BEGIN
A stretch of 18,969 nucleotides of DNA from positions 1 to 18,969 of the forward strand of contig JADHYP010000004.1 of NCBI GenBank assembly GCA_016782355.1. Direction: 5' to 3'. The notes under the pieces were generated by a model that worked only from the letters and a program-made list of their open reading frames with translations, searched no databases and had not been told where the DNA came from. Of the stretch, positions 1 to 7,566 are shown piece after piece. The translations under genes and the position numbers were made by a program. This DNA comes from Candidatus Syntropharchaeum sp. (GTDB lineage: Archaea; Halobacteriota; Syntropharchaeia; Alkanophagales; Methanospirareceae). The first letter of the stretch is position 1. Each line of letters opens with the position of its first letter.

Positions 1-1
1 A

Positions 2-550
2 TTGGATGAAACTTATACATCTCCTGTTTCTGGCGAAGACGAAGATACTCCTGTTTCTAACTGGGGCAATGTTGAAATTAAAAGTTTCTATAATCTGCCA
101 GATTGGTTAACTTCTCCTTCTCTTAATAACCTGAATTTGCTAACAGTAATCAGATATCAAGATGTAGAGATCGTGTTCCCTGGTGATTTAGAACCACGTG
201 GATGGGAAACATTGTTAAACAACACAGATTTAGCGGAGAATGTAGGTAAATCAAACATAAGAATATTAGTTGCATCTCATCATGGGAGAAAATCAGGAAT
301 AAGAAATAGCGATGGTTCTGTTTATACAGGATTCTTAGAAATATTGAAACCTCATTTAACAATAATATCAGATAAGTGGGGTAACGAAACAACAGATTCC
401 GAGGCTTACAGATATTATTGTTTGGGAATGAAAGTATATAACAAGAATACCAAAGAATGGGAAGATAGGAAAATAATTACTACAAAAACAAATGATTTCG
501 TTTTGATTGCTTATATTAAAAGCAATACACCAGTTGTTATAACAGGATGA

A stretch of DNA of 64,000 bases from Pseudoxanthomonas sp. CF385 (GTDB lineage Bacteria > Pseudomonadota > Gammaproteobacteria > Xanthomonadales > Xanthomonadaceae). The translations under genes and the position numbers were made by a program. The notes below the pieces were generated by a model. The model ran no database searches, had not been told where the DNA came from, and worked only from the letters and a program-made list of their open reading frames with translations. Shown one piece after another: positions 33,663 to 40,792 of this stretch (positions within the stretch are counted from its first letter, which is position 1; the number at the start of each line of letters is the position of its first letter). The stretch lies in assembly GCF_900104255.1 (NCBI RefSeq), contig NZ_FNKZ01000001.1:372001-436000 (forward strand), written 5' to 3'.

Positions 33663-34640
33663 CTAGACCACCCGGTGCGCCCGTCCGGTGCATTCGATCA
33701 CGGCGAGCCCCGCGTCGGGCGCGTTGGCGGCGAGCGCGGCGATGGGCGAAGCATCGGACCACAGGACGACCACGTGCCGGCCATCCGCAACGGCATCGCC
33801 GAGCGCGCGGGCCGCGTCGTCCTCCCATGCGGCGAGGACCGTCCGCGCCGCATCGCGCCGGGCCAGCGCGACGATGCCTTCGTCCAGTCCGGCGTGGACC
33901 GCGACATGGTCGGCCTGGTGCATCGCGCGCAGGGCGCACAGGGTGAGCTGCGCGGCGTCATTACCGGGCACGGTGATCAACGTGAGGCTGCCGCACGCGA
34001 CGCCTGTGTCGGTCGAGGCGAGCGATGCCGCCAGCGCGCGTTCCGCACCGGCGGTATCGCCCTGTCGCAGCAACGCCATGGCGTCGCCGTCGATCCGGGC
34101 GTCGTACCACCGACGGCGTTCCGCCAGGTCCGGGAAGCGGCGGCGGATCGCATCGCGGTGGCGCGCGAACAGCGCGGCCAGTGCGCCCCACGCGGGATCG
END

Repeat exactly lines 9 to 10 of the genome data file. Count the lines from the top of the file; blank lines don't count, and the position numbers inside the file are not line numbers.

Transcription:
401 GAGGCTTACAGATATTATTGTTTGGGAATGAAAGTATATAACAAGAATACCAAAGAATGGGAAGATAGGAAAATAATTACTACAAAAACAAATGATTTCG
501 TTTTGATTGCTTATATTAAAAGCAATACACCAGTTGTTATAACAGGATGA